The farther along we get in the IT-as-a-Service model, the more it seems that the real goal is to forge a simpler and more direct way of managing and monitoring enterprise networks.
One by one, it seems that many of the top enterprise vendors are looking for ways to drive traditional network-management systems into obsolescence in favor if virtual or cloud-based applications that can be delivered across multiple topologies using a fraction of the resources currently in use.
One example is Citrix's new set of virtualized management services for the HP Network Fabric. The company has tied its NetScaler VPX Web application delivery system to the HP 5400zl and 8400zl switch families, allowing enterprises to embed application-layer intelligence and control directly onto the fabric layer. In essence, the package combines LAN switching and L4-7 load balancing onto a single platform, turning a high-cost network-management responsibility into a low-cost virtual service. Enterprises will be able to carry these services to the core and aggregation layers through HP's AllianceONE Services zl Module.
HP users also stand to benefit from the nGenius Integrated Agent from NetScout. Essentially a virtual version of the company's nGenius Probe, the system extends hi-def packet-flow monitoring and analysis to the edge via the HP E8200 and E5400 switches. This eliminates the need for stand-alone monitoring hardware, delivering vital network data to the HP Networking, HP Software Business Technology Optimization and ArcSight ETRM platforms.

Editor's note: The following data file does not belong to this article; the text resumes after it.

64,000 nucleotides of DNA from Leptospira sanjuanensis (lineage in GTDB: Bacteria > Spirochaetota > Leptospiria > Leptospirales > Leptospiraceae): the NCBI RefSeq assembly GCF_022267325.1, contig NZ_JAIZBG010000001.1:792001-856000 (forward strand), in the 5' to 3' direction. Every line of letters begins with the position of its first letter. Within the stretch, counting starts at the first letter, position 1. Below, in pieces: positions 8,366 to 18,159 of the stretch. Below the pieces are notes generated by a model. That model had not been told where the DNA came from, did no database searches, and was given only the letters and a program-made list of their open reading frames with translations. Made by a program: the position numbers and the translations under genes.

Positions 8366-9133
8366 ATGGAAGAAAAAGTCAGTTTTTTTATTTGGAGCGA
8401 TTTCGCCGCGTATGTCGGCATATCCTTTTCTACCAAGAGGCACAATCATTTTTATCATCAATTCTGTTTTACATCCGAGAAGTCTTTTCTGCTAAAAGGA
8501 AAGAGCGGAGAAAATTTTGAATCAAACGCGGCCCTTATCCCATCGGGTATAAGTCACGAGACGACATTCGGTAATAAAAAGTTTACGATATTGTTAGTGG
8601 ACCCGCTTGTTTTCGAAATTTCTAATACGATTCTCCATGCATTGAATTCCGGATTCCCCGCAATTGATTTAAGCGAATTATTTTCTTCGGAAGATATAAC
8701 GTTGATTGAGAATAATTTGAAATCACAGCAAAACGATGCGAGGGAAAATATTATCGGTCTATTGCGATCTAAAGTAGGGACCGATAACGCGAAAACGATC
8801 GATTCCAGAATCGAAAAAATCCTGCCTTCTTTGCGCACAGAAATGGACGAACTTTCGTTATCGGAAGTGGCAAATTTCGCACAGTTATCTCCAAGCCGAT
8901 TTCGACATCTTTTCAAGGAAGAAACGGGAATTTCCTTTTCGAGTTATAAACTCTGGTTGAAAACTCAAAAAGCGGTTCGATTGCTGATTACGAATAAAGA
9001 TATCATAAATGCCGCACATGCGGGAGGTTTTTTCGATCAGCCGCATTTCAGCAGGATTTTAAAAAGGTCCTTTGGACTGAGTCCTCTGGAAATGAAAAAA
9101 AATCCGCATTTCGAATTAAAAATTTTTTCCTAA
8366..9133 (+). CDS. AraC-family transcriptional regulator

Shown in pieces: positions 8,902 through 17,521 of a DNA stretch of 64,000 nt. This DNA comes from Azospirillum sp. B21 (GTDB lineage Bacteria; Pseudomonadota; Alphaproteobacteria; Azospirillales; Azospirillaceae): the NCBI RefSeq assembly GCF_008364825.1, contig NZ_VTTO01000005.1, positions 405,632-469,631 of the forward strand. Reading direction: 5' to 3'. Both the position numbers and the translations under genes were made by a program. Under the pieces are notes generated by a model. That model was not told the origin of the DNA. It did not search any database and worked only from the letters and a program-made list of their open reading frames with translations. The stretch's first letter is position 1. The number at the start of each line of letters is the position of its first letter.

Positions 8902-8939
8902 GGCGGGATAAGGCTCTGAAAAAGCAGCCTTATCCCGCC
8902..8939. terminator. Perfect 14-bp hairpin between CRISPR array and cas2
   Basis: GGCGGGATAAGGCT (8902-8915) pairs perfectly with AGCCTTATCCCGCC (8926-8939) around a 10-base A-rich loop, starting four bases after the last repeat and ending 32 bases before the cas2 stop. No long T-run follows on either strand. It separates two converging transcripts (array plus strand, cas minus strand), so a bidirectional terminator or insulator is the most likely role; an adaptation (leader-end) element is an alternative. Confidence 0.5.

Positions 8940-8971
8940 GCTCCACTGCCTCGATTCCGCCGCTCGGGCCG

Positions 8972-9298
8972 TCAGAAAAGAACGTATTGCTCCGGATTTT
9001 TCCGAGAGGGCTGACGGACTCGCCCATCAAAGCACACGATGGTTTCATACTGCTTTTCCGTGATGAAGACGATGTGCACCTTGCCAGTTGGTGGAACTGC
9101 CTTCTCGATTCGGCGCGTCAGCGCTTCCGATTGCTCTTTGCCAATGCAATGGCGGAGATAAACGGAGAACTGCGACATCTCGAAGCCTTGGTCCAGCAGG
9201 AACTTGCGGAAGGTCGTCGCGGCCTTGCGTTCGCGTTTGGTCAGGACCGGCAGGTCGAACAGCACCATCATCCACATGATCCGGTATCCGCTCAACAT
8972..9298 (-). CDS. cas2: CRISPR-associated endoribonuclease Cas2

At the same time, new enabling technologies are making it easier to push applications over the network. LSI Corp. just released the Azzia network accelerator, a PCIe-based card and bundled software package designed to offload some of the more resource-hungry networking applications, such as load balancing, unified threat management and delivery control. The device should give OEMs a boost in new high-speed networking environments, while a companion development kit will allow them to tailor solutions to specific network applications.
It's no surprise, then, that more and more service providers are starting to add network management to their portfolios, particularly in developing countries where in-house management systems are not as well entrenched. Visual Network Systems recently teamed up with Malaysia's VADS Gerhard to deliver VNS' Visual Performance Management as part of a growing roster of enterprise intelligence services. The combo delivers tools like application classification, real-time network monitoring, automated threshold and alert and capacity planning.
As virtualization and cloud computing place greater emphasis on network infrastructure to deliver not just data, but applications and operating environments as well, effective network monitoring will be a crucial component of enterprise operations budgets going forward.
Service providers can usually deliver key networking applications at lower costs. Now they have to prove they can match the performance enterprises have come to expect from their in-house systems.